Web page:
In the summer of 2003, Brady met with Pages and again complained about the company’s failure to comply with the NYSE and NASD rules. Because Brady felt that his complaints were not adequately addressed, he approached Pages to submit his resignation. Pages informed Brady that he was aware of the problem and that it would be corrected immediately. (Id. at ¶ 88.) Brady turned down another job elsewhere, but his employer continued to require Brady to report to Schindler in the investment banking department. (Id. at ¶¶ 89, 92.) Plaintiff alleges that Schindler subsequently began to berate Brady for his rigid “militarylike” approach to following the NYSE and NASD rules. (Id. at ¶ 43.) During Brady’s last employee review in February 2004, Schindler told Brady that he rated him poorly, not for his actual job performance, but for getting in the way of the investment banking department, and that he no longer needed “an old wise man to run research.” (Id. at ¶ 42.) He then repeatedly described Brady as the “old man with all the wisdom” and “the old man that is so knowledgeable in research.” (Id. at ¶ 44.) On July 1, 2004, Brady gave the Head of Compliance a letter, complaining again about the research department being controlled and supervised by the head of investment banking. Brady was terminated that day. (Id. at ¶¶ 47, 48.) DISCUSSION I. Standard on a Motion to Dismiss On a motion to dismiss pursuant to Federal Rule of Civil Procedure 12(b)(6), the Court must accept as true all well-pleaded factual allegations in the complaint and view them in the light most favorable to the plaintiff, drawing all reasonable inferences in his favor. Leeds v.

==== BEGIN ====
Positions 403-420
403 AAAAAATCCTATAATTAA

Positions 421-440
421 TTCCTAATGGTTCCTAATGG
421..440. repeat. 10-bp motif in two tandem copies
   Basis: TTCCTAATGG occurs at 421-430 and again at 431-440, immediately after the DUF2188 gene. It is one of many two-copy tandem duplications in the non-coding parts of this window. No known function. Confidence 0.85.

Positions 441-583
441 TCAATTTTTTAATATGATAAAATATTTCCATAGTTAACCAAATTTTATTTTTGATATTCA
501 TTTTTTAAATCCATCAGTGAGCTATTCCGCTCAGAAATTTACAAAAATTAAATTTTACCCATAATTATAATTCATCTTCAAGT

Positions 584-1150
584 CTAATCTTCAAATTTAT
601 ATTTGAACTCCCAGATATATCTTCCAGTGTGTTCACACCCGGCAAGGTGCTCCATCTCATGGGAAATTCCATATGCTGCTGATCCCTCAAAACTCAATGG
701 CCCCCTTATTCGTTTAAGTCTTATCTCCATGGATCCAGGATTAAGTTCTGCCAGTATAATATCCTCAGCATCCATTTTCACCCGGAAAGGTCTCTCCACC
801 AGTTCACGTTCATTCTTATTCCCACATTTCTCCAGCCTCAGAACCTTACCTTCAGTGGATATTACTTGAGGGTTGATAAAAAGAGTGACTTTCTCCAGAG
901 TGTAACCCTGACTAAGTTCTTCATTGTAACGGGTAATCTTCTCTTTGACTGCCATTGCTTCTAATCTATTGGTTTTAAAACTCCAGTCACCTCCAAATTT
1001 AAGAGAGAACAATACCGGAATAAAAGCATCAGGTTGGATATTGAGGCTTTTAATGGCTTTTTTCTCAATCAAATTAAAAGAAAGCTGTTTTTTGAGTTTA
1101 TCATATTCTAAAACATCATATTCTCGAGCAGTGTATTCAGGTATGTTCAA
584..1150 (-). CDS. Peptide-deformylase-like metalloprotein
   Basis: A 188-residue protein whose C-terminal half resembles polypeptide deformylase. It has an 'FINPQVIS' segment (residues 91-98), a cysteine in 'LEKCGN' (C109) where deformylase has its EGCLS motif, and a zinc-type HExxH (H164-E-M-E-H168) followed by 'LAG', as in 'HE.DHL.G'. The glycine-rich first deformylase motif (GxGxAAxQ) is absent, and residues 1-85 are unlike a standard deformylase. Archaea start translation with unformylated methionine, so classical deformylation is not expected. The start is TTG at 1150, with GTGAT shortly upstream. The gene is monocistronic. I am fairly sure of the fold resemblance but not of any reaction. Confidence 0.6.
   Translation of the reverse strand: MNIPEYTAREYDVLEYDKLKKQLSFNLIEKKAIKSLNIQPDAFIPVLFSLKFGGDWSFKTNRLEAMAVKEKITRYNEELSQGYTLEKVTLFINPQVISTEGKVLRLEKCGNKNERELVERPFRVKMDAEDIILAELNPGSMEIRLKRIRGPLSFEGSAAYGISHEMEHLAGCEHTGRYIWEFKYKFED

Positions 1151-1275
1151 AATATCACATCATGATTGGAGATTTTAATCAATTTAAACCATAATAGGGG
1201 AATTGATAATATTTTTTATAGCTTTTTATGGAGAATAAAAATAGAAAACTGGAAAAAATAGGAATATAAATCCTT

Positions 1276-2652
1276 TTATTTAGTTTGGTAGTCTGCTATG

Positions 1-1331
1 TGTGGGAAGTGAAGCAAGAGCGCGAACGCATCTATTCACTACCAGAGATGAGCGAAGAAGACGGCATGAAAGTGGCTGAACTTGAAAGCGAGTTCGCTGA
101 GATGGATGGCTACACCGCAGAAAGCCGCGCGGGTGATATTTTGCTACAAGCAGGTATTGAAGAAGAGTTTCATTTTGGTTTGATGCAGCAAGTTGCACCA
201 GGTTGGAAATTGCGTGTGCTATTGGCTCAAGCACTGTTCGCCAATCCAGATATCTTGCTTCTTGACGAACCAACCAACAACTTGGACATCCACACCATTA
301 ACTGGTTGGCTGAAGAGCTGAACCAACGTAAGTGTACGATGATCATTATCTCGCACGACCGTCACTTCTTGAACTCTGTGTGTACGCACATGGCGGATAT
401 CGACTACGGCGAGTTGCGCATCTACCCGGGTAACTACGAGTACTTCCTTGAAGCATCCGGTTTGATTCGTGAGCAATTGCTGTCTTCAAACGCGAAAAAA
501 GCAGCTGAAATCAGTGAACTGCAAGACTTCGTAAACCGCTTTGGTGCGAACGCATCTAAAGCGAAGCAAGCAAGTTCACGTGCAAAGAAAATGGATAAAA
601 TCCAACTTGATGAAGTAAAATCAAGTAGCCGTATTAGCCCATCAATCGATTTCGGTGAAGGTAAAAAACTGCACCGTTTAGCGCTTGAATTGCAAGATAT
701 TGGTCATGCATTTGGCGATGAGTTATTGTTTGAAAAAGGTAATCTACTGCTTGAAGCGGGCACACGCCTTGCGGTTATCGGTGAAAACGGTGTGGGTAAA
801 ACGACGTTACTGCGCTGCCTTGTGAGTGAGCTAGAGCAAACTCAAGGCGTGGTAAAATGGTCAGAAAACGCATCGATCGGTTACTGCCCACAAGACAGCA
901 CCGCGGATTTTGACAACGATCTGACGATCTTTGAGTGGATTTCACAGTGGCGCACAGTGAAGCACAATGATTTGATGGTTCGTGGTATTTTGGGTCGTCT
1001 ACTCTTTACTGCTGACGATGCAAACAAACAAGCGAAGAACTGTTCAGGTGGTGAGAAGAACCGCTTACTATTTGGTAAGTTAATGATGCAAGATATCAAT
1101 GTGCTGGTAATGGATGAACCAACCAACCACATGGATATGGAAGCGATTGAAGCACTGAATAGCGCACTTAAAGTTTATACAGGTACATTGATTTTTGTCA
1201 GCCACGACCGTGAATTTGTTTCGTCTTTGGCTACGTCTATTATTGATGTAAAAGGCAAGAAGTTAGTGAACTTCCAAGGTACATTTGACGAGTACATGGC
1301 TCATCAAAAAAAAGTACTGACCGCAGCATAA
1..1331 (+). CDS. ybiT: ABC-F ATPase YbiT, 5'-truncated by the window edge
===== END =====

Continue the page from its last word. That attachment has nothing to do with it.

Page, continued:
Meltz, 85 F.3d 51, 53 (2d Cir. 1996). The Court will not dismiss a complaint for failure to state a claim “unless it appears beyond doubt that the plaintiff can prove no set of facts in support of his claim that would entitle him to relief.” Conley v. Gibson, 355 U.S. 41, 45-46 (1957). To be deemed adequate at the pleading stage, a complaint need not use particular words nor demonstrate that the plaintiff will prevail on the merits, but need only provide “a short and plain statement of the claim showing that the pleader is entitled to relief.” Swierkiewicz v. Sorema N.A., 534 U.S. 506, 512 (2002) (quoting Fed. R. Civ. P. 8(a)). However, “[w]hile the pleading standard is a liberal one, bald assertions and conclusions of law will not suffice.” Leeds, 85 F.3d at 53; see also De Jesus v. Sears, Roebuck & Co., 87 F.3d 65, 70 (2d Cir. 1996) (“A complaint which consists of conclusory allegations unsupported by factual assertions fails even the liberal standard of Rule 12(b)(6).”) (internal quotation marks omitted). When deciding a motion to dismiss pursuant to Rule 12(b)(6), the Court may consider documents attached to the complaint as exhibits or incorporated in it by reference. Brass v. Am. Film Techs., Inc., 987 F.2d 142, 150 (2d Cir. 1993). Because plaintiff refers to his employer’s compliance manual in his complaint and it is crucial to plaintiff’s claims, it may properly be considered for the purposes of this motion. See Chambers v. Time Warner, Inc., 282 F.3d 147, 153 (2d Cir. 2002) (determining that documents were properly considered in a motion to dismiss as plaintiff had relied on the terms and effects of the documents, and were integral to the complaint). II. Alleged Violations of NYSE and NASD Rules Plaintiff alleges in Counts Two and Three that defendants have unlawfully retaliated against plaintiff in violation of NYSE Rule 2711 and NASD Rule 2711. NYSE Rule 2711